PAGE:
A bill introduced in the Oklahoma Legislature has some folks scratching their heads, as it prohibits "the manufacture or sale of food or products which use aborted human fetuses."

Since the bill was introduced late last week by State Sen. Ralph Shortey, a Republican from Oklahoma City, corners of the Internet have been buzzing with the news, as people try to figure out two things: 1) is this real; and 2) is there any reason the bill might be needed?

Read more
Politics
9:10 am
Tue January 24, 2012

Is The State Of The Union Address Obsolete?

President Obama delivers last year's State of the Union Address on Jan. 25, 2011.
Evan Vucci AP

Originally published on Tue January 24, 2012 2:07 pm

Given the nonstop, stereo-rock news cycle, the warp speed tempo of geopolitics and the constant to-and-fro between the media and the president, has the State of the Union address become obsolete?

Traditionally, the speech — an annual where-we-stand lecture delivered by the president to a joint session of Congress — has for decades been an opportunity for the professor in chief to issue a national report card and put current events in calm, codifiable context.

Read more
The Two-Way
8:57 am
Tue January 24, 2012

Obama adviser Plouffe: Expect a State of the Union heavy on the economy

White House advisor David Plouffe.
AP

Originally published on Tue January 24, 2012 6:03 am

Tonight, President Obama is set to deliver the final state of the union address of his first term. Morning Edition's Renee Montagne spoke to White House Senior Adviser David Plouffe for a preview of the president's speech.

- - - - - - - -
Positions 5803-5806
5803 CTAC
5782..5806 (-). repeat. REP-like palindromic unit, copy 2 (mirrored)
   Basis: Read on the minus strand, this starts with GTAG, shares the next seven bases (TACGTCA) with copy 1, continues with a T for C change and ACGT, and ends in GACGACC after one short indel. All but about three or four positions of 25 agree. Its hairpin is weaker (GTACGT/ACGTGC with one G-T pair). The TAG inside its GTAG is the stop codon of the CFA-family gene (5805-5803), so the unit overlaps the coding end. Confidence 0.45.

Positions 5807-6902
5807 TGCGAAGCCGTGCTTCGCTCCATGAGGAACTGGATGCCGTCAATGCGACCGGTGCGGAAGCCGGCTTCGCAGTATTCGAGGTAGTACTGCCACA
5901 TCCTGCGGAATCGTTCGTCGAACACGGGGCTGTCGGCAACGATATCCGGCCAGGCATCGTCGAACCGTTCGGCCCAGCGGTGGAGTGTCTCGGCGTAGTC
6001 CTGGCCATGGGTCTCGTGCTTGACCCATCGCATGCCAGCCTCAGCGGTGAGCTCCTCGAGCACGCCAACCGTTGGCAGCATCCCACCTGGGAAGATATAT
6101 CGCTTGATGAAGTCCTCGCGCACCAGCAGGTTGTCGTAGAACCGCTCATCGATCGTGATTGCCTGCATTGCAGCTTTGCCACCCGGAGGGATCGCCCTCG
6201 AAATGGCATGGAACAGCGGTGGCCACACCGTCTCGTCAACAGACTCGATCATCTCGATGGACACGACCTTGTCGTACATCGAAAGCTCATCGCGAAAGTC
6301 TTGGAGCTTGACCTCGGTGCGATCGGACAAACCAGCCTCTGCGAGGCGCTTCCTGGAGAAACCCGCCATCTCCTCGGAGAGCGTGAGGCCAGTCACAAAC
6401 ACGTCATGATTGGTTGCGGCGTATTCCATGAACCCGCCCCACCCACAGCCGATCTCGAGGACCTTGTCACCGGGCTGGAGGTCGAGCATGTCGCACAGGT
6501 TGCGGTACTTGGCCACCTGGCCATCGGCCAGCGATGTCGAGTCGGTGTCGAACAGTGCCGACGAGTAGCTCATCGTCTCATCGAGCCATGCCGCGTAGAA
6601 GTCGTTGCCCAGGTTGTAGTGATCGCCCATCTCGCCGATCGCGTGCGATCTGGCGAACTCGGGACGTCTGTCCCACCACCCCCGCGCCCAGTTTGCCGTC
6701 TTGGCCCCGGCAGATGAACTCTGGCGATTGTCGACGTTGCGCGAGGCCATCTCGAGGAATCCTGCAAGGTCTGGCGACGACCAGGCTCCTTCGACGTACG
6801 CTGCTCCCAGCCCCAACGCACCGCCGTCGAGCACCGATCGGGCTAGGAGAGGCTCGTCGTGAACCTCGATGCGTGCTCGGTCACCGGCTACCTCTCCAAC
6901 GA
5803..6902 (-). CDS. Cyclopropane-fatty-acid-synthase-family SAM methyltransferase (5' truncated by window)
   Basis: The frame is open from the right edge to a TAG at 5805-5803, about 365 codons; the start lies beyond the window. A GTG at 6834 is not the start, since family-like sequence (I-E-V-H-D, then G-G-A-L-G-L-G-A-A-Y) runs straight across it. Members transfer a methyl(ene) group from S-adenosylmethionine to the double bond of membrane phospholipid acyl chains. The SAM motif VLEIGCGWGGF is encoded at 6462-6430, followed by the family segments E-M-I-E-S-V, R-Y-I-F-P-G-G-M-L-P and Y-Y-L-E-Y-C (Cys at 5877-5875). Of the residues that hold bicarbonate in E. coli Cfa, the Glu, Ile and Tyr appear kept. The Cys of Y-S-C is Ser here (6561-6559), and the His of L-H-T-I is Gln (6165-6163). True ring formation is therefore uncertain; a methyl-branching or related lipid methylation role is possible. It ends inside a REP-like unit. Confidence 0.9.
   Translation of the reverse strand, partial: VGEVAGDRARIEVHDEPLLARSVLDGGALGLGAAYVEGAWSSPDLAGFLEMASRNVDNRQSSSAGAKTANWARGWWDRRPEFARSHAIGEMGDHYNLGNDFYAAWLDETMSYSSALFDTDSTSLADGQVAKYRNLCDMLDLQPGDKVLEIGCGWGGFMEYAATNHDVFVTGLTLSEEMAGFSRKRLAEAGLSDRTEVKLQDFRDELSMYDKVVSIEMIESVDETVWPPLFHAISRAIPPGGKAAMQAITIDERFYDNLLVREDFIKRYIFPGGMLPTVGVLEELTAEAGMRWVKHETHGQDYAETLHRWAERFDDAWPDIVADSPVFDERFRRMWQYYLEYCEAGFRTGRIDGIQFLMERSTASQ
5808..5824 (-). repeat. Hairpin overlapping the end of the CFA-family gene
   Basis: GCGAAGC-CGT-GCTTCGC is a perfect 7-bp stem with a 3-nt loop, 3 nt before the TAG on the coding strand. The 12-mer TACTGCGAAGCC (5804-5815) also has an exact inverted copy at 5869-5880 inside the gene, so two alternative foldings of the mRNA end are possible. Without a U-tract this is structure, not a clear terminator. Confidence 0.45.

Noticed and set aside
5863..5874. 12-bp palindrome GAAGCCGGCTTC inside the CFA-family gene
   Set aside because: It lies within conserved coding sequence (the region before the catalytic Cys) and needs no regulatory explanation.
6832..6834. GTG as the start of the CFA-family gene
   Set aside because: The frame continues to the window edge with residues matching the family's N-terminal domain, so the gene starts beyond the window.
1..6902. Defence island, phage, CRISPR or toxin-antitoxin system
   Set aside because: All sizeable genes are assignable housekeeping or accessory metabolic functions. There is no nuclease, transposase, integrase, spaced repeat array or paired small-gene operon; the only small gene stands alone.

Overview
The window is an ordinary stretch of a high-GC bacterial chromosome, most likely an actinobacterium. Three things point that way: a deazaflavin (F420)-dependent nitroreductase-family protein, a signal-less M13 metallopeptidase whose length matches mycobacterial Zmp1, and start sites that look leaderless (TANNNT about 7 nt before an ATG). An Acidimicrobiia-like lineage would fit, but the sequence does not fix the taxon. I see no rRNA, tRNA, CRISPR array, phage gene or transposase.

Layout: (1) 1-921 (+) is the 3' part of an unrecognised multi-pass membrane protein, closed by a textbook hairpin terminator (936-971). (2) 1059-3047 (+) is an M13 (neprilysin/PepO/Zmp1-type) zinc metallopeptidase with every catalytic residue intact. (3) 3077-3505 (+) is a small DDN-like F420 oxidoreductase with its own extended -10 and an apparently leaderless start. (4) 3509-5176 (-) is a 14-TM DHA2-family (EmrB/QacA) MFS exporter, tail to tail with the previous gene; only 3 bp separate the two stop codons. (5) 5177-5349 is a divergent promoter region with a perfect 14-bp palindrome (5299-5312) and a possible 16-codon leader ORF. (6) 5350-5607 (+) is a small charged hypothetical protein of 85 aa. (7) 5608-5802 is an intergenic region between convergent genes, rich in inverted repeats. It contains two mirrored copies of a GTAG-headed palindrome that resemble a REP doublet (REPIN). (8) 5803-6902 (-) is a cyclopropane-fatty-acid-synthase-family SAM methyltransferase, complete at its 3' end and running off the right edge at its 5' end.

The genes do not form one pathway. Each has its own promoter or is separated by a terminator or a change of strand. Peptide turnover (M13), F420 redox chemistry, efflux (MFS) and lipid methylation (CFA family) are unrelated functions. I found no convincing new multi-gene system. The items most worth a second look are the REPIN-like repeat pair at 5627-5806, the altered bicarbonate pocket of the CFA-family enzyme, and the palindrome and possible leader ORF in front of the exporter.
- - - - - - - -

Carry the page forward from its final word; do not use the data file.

Read more
Opinion
8:55 am
Tue January 24, 2012

New Republic: State of the Union listening guide

U.S. President Barack Obama, flanked by Vice President Joe Biden and Speaker of the House John Boehner, addresses a Joint Session of Congress while delivering his State of the Union speech Jan. 25, 2011 in Washington, DC. Obama is expected to primarily discuss the economy in his upcoming speech.
Alex Wong Getty Images

Originally published on Tue January 24, 2012 6:51 am

Jonathan Bernstein blogs at A Plain Blog About Politics.

Even with the major distraction of a Republican presidential primary, tonight's State of the Union speech will guaranteed to, however briefly, capture the undivided attention of all political junkies. They're not wrong: The annual tradition does matter. And yet the conventional wisdom about the importance of the speech tends to be almost exactly backwards.

Read more

Pages